Meet Jenny Kay Dupuis, Consultant on Indigenous Issues, Educator, Researcher, Speaker, and Artist
Dr. Jenny Kay Dupuis was born in Northern Ontario and is a proud member of Nipissing First Nation. She is an educator, researcher, speaker, and artist with over 15 years’ success advancing innovative programs, strategies and research initiatives across Canada focusing on topics pertaining to Indigenous issues, leadership and diversity, inclusion, and the importance of relationship building today.
Jenny’s efforts have also taken her around the world where she started out at a young age being selected to represent North America to help inform and draft a youth action plan which was adopted at the World Youth Forum of the United Nations System. Drawing on Indigenous and non-Indigenous educational, leadership, and engagement frameworks, Jenny is known for her dedication and exceptional knowledge where she has supported corporations, non-governmental organizations (NGO’s), as well as school districts, universities and colleges. She has supported these organizations to develop a deep understanding about Indigenous realities (historical/contemporary) while moving their initiatives forward.
Jenny was recently awarded the J.S. Woodsworth Individual Leadership Award for Human Rights and Equity. In 2013, Jenny also received the Distinguished Young Alumni Award, which is presented to a Brandon University alumni, in recognition of their significant achievements in their profession and community service.
Jenny completed her Doctorate in Educational Leadership from the University of Calgary. She also holds a Master of Education in Special Education, and she is a certified teacher and learning strategist. She currently resides in Toronto.
AVAILABLE NOW! ORDER YOUR COPY September 2016 was the release date of Jenny’s first children’s book, ‘I Am Not A Number’ about her grandmother’s experience at one of Canada’s Indian residential schools. The book is co-written with author Kathy Kacer, illustrated by Gillian Newland, and published by Second Story Press. (Books can be ordered from your favourite bookstore and online from Amazon.ca, Amazon.com, and Indigo).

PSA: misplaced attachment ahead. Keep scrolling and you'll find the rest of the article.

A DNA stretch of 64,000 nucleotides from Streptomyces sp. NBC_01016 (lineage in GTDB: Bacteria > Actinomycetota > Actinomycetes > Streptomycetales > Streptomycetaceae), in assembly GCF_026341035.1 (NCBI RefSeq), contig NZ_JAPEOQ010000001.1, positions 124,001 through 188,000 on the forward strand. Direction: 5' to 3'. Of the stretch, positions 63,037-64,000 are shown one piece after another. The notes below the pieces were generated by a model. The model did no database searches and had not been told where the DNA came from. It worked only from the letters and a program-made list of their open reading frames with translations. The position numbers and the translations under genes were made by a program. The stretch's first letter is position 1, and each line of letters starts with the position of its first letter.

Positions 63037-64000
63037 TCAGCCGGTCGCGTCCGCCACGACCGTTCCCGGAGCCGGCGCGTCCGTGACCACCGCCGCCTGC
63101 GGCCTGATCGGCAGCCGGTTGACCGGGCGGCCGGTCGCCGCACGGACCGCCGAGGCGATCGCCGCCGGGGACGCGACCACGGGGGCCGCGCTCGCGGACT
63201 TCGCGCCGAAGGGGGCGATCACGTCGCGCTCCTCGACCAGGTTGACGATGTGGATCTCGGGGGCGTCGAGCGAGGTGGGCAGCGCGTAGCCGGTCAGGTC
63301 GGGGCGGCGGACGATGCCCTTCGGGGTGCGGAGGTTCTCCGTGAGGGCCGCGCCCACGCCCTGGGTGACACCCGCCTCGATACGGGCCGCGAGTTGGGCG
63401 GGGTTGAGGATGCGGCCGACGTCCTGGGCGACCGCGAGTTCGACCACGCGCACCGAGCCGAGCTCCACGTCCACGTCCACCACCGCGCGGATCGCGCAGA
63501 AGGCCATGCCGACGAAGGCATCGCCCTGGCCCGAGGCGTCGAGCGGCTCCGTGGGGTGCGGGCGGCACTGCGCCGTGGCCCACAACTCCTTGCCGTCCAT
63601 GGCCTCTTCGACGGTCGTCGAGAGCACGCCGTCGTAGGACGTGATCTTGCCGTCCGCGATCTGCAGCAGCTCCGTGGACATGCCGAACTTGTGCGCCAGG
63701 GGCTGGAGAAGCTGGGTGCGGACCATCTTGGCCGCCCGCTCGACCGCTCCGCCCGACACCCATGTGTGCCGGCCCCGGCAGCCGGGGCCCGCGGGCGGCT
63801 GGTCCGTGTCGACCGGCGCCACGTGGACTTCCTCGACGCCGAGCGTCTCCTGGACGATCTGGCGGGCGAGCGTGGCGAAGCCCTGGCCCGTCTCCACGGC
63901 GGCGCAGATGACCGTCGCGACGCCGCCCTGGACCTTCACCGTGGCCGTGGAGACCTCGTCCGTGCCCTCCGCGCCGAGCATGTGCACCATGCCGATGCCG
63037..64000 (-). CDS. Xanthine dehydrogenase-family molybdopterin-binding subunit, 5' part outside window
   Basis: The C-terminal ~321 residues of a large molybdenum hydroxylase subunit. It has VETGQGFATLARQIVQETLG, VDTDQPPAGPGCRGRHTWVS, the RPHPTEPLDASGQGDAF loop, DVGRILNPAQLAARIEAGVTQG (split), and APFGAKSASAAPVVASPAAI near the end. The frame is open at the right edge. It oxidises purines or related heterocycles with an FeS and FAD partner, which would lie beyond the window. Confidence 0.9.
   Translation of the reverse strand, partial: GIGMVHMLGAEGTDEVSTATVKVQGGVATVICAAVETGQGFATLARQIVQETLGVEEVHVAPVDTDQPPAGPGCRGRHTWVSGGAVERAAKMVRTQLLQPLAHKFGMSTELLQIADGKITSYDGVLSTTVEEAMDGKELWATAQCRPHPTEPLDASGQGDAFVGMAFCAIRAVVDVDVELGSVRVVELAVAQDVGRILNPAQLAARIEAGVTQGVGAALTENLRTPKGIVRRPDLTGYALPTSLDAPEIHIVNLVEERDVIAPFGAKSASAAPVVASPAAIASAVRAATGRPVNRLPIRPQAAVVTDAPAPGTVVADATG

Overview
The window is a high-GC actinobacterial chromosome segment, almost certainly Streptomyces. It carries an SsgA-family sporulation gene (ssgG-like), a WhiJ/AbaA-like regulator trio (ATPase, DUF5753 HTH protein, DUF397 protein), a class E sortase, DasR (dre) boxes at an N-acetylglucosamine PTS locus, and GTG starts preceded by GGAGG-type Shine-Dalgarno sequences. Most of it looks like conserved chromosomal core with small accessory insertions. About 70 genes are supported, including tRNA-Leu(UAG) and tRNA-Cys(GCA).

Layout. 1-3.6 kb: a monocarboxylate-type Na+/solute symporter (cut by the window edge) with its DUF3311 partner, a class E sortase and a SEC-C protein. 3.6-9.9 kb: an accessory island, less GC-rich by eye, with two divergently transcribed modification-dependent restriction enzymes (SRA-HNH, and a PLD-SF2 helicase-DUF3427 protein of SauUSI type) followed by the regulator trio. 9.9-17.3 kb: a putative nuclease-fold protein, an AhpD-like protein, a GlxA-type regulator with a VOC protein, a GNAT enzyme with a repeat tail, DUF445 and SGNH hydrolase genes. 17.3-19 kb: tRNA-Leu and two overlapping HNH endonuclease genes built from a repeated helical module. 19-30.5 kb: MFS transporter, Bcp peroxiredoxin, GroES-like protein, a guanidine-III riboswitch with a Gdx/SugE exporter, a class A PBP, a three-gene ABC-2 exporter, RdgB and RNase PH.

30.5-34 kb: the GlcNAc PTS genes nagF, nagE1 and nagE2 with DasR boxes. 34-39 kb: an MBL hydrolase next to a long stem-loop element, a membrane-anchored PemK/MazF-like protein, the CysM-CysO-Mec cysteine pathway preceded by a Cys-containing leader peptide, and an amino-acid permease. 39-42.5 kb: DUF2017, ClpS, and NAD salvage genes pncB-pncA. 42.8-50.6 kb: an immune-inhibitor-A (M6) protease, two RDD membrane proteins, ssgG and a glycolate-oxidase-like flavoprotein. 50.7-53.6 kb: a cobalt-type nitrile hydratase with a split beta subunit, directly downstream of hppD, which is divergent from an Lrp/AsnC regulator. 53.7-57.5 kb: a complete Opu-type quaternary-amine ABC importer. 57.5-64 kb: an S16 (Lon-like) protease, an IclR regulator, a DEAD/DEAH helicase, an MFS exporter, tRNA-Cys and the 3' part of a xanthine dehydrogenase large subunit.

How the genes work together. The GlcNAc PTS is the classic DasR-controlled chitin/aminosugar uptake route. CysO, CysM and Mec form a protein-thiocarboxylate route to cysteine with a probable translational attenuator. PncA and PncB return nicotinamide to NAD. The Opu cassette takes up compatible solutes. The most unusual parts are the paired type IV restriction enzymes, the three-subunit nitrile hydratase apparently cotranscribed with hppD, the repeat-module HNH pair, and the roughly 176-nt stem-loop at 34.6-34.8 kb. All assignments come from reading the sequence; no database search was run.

Updates will be coming soon that will include conversations with educators and librarians across the country about how they are using this book as a gateway to encourage young readers to unpack a story (“community memories”), think critically, and guide them to form their own opinions about critical, real-world issues.
Jenny will be attending the Ontario Library Association Super Conference on Feb. 2nd & 3rd signing books from 1 pm – 2 pm with Goodminds.com (Booth #121/123), & on Feb. 3rd from 11:30 am – 12 pm with Second Story Press (Booth #416).
Jenny will be the keynote speaker at this year’s District of Niagara District School Board 7th Written Word Festival on December 16th, 2016. The address will focus on Jenny Kay Dupuis’ experience co-writing the book, I Am Not a Number. Jenny will share her reflections on the writing journey of working with family/community to tell the story of her granny’s experience at a residential school. Secondary students will attend this session to explore writing strategies to share the truth, reconcile our past, and honour community voices.
Jenny published an article with Dr. Kristen Ferguson in the Spring 2016 journal, in education. The article was based on the research study, “Fostering Remembrance and Reconciliation through an Arts-Based Response” that focused on answering the question, “What are the significant learning outcomes for students and teachers of an arts-based reconciliation project about Canadian Indian Residential Schools?” The results of the study identified five key themes that can assist educators to use an arts-based planning model that honours, respects, and gives recognition to Canada’s Indian residential school survivors and their families. The article can be downloaded here.
On September 25th, 2016, Jenny shared background information about the book, I Am Not a Number alongside Kathy Kacer at The Word On The Street Toronto’s TD Children’s Literature Stage. “The Word On The Street is Canada’s largest book and magazine festival. Last year, 210,000 booklovers spent the day in the new location on Toronto’s waterfront, browsing the more than 260 book and magazine exhibits and enjoying the works of nearly 400 Canadian authors, presenters, and performers in 16 programmed venues” (The Word On The Street Toronto Book & Magazine Festival).
Jenny recently completed program evaluations for an Indigenous organization where she documented inspiring stories about community builders that are transforming grassroots programming.
On Friday, April 15th, 2016, Jenny presented at the Southwest Legal Aid Conference in London, Ontario about strategies for building inclusive networks in the workplace with an emphasis on responding to a changing society, supporting opportunities for Indigenous knowledge/leadership systems, employee engagement and development, and what reconciliation means today.
On Wednesday, January 27th, 2016, Jenny co-presented on a panel at the Ontario Library Association’s Super Conference during the session, “#We Have Diverse Books! Where to Find and How to Use Canadian’s Books that Reflect the Diversity of our Population”.